When we restrict access to books in school that properly reflect our nation’s history and unique voices, we eliminate the mirror in which young people see themselves reflected, and we eradicate the window in which young people can comprehend the unique experiences of others.”

— First Partner Jennifer Siebel Newsom

The biggest and most recurring perpetrator of book banning is Florida: HB 1069 (signed on July 1, 2023) censors books with sexual or pornographic material and with sexual orientation or gender identity material—an extension to Florida’s “Don’t Say Gay” bill. There are more books banned in public schools and libraries in the Sunshine State in comparison to any other state in the United States: they are recorded to have banned 1,406 books out of the 33% spike in book bans across the country. 

The bill enhances the process for transparency and review of libraries and classrooms available to students in public schools and the process for parents to limit students’ access to materials and make objections to materials.”

— Florida Senate

Yet, in silencing the voices of their youth, Florida has amassed major criticism as schools are still trying to grapple with this new restrictive law: How far does the vague wording of “sexual conduct” extend in erasing valuable and monumental pieces of literature such as Shakespeare?  As such, the passing of HB 1069 surmounted in heated protests. 

They are killing public education and I am seeing it happen right in front of my eyes. I have seen books get removed off of shelves. I’ve seen shelves in my English class go empty.”

— Will Larkins, a non-binary student in Orlando, Florida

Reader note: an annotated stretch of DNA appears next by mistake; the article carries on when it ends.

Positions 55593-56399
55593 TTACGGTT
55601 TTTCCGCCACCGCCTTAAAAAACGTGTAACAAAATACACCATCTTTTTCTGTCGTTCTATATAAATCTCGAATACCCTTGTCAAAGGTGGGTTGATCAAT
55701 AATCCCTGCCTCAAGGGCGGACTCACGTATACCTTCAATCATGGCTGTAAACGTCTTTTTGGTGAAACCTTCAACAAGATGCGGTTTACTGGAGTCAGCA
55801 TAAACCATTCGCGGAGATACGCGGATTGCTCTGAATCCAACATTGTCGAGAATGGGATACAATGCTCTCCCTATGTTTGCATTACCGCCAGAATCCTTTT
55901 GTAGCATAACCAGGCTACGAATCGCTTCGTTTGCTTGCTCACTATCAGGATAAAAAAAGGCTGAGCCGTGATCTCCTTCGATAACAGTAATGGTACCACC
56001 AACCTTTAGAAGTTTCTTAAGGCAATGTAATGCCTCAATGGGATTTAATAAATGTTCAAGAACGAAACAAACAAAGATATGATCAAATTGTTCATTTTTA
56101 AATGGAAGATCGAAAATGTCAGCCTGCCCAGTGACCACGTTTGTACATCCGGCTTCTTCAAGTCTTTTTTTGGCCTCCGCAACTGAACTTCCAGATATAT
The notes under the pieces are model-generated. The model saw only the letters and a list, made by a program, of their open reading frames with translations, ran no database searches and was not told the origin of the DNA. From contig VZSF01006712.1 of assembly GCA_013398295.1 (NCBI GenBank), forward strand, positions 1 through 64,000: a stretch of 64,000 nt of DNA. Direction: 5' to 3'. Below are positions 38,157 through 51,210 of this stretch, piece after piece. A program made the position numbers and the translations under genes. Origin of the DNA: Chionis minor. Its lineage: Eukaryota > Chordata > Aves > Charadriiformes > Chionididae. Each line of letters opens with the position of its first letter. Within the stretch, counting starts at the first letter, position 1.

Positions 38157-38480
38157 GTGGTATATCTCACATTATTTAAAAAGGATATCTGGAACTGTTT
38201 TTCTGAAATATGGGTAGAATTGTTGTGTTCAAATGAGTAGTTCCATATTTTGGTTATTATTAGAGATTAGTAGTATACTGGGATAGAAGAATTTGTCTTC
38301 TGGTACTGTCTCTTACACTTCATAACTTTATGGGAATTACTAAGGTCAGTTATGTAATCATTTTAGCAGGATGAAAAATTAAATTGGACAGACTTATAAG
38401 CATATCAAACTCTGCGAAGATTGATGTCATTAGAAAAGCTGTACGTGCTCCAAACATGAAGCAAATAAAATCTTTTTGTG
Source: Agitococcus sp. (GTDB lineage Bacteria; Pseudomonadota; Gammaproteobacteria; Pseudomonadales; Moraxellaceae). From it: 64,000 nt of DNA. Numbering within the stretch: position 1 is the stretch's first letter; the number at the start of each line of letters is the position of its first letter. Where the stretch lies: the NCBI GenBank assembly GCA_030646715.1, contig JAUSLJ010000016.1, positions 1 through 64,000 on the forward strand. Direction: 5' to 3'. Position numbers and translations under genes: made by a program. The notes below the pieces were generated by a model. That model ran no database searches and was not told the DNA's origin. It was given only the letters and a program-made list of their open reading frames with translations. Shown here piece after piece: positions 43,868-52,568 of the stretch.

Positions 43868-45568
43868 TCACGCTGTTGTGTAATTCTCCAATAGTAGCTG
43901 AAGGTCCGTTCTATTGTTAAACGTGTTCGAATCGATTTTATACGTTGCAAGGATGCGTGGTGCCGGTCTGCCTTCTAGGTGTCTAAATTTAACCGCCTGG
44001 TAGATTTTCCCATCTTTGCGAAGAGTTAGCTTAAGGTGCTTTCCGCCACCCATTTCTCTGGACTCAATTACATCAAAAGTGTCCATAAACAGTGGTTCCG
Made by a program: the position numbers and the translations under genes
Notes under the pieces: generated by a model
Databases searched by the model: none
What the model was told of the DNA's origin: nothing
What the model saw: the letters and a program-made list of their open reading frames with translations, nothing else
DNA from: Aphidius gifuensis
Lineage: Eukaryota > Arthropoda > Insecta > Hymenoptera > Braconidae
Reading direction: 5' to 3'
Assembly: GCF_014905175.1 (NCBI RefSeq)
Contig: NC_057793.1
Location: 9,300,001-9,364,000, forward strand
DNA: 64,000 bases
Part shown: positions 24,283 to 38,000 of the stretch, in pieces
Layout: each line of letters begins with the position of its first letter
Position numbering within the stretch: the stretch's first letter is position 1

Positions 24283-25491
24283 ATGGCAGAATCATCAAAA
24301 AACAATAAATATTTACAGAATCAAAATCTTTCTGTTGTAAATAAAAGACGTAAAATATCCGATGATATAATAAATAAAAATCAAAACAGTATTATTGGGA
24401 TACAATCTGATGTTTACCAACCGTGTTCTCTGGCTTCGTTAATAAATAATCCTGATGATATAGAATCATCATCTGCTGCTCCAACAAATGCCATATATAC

Singer Pink has also been seen front-lining the cause against book banning, pleading to give away 2,000 challenged books at her concerts in Florida. As a mom of two kids, Pink claims she cannot envision a future in America in which the government holds the voice in deciding what her children are allowed to read.

“Books have held a special joy for me from the time I was a child, and that’s why I am unwilling to stand by and watch while books are banned by schools. It’s especially hateful to see authorities take aim at books about race and racism and against LGBTQ authors and those of colors.

— Pink

Although book banning may seem beneficial and effective in shaping society’s cultural narrative through the censorship of explicitness, sensitive topics, language, and otherwise dark or inappropriate content, it ultimately does more harm than good. Removing these books have the potential to silence the voices of historically marginalized groups, stifle literary expression, and compromise free speech by concealing individualistic notions and ideas. This issue can seem difficult to conquer as it is a legislative debate, but we can help in small ways by signing petitions, spreading the word, and exercising your right to read by checking out a banned book.